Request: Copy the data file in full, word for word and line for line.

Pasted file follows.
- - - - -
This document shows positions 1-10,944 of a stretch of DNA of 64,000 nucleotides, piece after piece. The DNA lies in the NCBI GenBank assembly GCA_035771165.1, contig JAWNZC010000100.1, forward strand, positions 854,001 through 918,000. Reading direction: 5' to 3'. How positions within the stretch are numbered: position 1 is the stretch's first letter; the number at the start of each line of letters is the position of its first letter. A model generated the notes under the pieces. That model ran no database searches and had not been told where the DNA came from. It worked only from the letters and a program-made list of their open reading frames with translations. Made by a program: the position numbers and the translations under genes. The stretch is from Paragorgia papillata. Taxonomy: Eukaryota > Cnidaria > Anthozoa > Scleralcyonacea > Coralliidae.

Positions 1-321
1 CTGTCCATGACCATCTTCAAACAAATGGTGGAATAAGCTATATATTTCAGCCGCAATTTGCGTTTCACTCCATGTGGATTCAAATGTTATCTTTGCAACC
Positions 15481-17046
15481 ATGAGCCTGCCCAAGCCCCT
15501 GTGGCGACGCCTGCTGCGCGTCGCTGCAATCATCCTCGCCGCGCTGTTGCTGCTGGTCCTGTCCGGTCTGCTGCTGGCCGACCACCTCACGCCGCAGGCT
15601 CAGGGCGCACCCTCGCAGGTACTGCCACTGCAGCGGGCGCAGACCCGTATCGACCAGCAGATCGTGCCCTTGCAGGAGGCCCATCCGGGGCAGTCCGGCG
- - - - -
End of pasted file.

This document shows positions 1-10,944 of a stretch of DNA of 64,000 nucleotides, piece after piece. The DNA lies in the NCBI GenBank assembly GCA_035771165.1, contig JAWNZC010000100.1, forward strand, positions 854,001 through 918,000. Reading direction: 5' to 3'. How positions within the stretch are numbered: position 1 is the stretch's first letter; the number at the start of each line of letters is the position of its first letter. A model generated the notes under the pieces. That model ran no database searches and had not been told where the DNA came from. It worked only from the letters and a program-made list of their open reading frames with translations. Made by a program: the position numbers and the translations under genes. The stretch is from Paragorgia papillata. Taxonomy: Eukaryota > Cnidaria > Anthozoa > Scleralcyonacea > Coralliidae.

Positions 1-321
1 CTGTCCATGACCATCTTCAAACAAATGGTGGAATAAGCTATATATTTCAGCCGCAATTTGCGTTTCACTCCATGTGGATTCAAATGTTATCTTTGCAACC
Positions 15481-17046
15481 ATGAGCCTGCCCAAGCCCCT
15501 GTGGCGACGCCTGCTGCGCGTCGCTGCAATCATCCTCGCCGCGCTGTTGCTGCTGGTCCTGTCCGGTCTGCTGCTGGCCGACCACCTCACGCCGCAGGCT
15601 CAGGGCGCACCCTCGCAGGTACTGCCACTGCAGCGGGCGCAGACCCGTATCGACCAGCAGATCGTGCCCTTGCAGGAGGCCCATCCGGGGCAGTCCGGCG